As these students work toward completing their degrees, their drive to give back to this country — using the knowledge gained through an American education — is unparalleled. They have done their part to make America, and our increasingly interconnected world, a better place. We must do ours to support a future for them that is free of fear, constraints and limitations on their success.
Passing the DREAM Act is an essential step toward that end. It will not only help these future leaders, it will enrich our campuses and make our country stronger.
The City Paper said it, so I won’t (note the parenthetical observation):
The lawyer for one of two college students arrested for manufacturing DMT, G. Allen Dale, points out that the accused aren’t “thugs.” He tells City Desk: “We’ve got some very young kids from good families, who’ve done some good things.” (Which, clearly, means they shouldn’t be treated the way most other accused drug dealers in D.C. are.) Dale points out, for instance, that his client, John Perrone, is an honor student who has worked at a homeless shelter, and has participated in a walk against hunger for the last ten years. So, he explains, “Our first step is to get them out.”…Pointing out Perrone’s youth and small size, he calls his current incarceration a “criminal hell.”
"The Beautiful Things That Heaven Bears"
Last week, when I mentioned that I wanted to read something by Georgetown Alum Dinaw Mengestu, DCentric reader Danielle (who–if I have guessed from her profile correctly– is Visual Arts editor of the grassroots publication Liberator Magazine) helpfully pointed me towards the bookstores at Busboys and Poets.
I appreciated Danielle’s suggestion because I prefer the immediacy of walking out of a building with a book in my hands vs. buying online, saving four dollars and waiting a week for a cardboard box to arrive in the mail. And about that cardboard– I’m thrilled my apartment building has started offering more options for recycling, but I still feel guilty, as I break down boxes and dutifully trudge to the trash room to stack them up. That’s a discarded, dead tree…used to convey another dead tree.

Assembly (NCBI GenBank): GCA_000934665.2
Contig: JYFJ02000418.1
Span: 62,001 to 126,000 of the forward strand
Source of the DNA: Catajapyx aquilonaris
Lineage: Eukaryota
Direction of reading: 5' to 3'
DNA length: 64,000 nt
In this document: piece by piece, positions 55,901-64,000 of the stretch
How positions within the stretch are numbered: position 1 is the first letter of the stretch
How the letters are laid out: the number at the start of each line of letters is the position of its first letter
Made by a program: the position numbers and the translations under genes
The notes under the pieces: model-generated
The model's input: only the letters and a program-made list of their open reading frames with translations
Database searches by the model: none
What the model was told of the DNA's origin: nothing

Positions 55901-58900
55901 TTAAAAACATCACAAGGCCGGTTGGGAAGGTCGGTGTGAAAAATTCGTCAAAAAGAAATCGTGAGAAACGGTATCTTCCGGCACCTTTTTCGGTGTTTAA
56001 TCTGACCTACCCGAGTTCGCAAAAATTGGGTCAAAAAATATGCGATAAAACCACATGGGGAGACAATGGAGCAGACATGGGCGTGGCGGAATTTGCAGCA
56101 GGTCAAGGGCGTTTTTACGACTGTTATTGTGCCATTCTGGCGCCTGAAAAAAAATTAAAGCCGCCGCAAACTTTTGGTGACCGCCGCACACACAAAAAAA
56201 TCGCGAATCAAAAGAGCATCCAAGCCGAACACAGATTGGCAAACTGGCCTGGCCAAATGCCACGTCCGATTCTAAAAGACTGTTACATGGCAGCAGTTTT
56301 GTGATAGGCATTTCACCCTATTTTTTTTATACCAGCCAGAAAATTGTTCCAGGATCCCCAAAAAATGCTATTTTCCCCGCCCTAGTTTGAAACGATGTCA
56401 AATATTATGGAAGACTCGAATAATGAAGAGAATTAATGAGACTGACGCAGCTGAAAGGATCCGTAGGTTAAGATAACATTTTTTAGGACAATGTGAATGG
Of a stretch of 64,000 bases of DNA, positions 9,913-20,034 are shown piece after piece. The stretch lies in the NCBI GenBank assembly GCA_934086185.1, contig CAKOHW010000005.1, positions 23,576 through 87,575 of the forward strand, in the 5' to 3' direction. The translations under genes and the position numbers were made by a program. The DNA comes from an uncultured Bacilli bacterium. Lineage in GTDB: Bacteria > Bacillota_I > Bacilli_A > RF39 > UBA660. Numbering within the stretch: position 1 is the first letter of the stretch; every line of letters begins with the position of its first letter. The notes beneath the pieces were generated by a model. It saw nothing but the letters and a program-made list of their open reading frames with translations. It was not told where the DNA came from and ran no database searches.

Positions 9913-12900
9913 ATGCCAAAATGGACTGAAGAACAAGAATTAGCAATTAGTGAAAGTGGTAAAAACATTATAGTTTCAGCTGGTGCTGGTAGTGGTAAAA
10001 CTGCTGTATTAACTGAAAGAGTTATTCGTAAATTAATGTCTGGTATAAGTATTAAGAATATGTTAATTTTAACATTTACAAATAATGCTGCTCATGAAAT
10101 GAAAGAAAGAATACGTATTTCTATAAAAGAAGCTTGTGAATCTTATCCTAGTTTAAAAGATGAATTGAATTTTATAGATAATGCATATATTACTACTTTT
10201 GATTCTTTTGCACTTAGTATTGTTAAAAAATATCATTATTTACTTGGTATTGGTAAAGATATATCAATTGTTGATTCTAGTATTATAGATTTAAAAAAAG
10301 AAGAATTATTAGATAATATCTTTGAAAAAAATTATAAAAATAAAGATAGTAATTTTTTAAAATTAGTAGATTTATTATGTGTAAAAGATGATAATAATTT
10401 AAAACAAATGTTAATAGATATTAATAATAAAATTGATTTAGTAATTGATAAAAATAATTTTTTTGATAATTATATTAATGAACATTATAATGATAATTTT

Fortunately, I get a kick out of supporting independent Booksellers, so that usually prevents cardboard-induced guilt when it comes to procuring reading material. Last night, I unexpectedly had to run an errand near P Street, so I impulsively ran up to Kramerbooks and asked for some fiction. They had both of Mengestu’s books in stock. Huzzah! I’m excited about starting “The Beautiful Things That Heaven Bears”, especially because it takes place right here in D.C. I’d tell you what I think of it so far, but I’m finishing this book, first.
When I was a child, my favorite way to learn about someone or something else was to devour fiction. Considering how often I am mistaken for Ethiopian (daily, if not hourly), it feels apposite to learn a little about this unique, visible community in D.C. The next time I’m near a bookstore, I’m going to look for Georgetown Alum Dinaw Mengestu‘s work, whose first novel was born “when he spotted a solitary Ethiopian store owner while on a walk one day through the Adams-Morgan neighborhood” (via NYT):
Mr. Mengestu’s first novel, “The Beautiful Things That Heaven Bears,” focuses on an Ethiopian shopkeeper, living in isolation in a gentrifying neighborhood in Washington, who develops a tentative bond with a professor of American history, a white woman, and her precocious biracial daughter. The New York Times Book Review named the novel, whose title derives from Dante’s “Inferno,” as one of the notable books of 2007, and Mr. Mengestu quickly became a literary name to watch.